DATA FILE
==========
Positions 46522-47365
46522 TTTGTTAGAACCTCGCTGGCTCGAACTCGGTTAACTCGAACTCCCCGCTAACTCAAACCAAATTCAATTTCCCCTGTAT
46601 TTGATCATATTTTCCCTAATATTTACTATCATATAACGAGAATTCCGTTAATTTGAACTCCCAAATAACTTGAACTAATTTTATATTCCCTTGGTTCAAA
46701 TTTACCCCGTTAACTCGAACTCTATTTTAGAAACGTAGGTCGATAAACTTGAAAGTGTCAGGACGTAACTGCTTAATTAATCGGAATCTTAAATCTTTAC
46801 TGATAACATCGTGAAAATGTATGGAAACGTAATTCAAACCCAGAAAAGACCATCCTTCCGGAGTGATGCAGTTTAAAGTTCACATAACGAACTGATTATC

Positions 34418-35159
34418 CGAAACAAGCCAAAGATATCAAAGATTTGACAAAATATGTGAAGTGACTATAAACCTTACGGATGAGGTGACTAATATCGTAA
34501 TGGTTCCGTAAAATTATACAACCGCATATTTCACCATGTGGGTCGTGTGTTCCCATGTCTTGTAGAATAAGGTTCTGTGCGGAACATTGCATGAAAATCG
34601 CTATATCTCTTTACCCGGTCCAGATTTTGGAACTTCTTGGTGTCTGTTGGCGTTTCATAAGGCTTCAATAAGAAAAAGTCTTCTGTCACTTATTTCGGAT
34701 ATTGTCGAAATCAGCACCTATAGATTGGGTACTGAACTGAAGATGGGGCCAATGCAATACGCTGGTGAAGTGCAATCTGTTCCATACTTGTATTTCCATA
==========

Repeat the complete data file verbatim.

Positions 46522-47365
46522 TTTGTTAGAACCTCGCTGGCTCGAACTCGGTTAACTCGAACTCCCCGCTAACTCAAACCAAATTCAATTTCCCCTGTAT
46601 TTGATCATATTTTCCCTAATATTTACTATCATATAACGAGAATTCCGTTAATTTGAACTCCCAAATAACTTGAACTAATTTTATATTCCCTTGGTTCAAA
46701 TTTACCCCGTTAACTCGAACTCTATTTTAGAAACGTAGGTCGATAAACTTGAAAGTGTCAGGACGTAACTGCTTAATTAATCGGAATCTTAAATCTTTAC
46801 TGATAACATCGTGAAAATGTATGGAAACGTAATTCAAACCCAGAAAAGACCATCCTTCCGGAGTGATGCAGTTTAAAGTTCACATAACGAACTGATTATC

Positions 34418-35159
34418 CGAAACAAGCCAAAGATATCAAAGATTTGACAAAATATGTGAAGTGACTATAAACCTTACGGATGAGGTGACTAATATCGTAA
34501 TGGTTCCGTAAAATTATACAACCGCATATTTCACCATGTGGGTCGTGTGTTCCCATGTCTTGTAGAATAAGGTTCTGTGCGGAACATTGCATGAAAATCG
34601 CTATATCTCTTTACCCGGTCCAGATTTTGGAACTTCTTGGTGTCTGTTGGCGTTTCATAAGGCTTCAATAAGAAAAAGTCTTCTGTCACTTATTTCGGAT
34701 ATTGTCGAAATCAGCACCTATAGATTGGGTACTGAACTGAAGATGGGGCCAATGCAATACGCTGGTGAAGTGCAATCTGTTCCATACTTGTATTTCCATA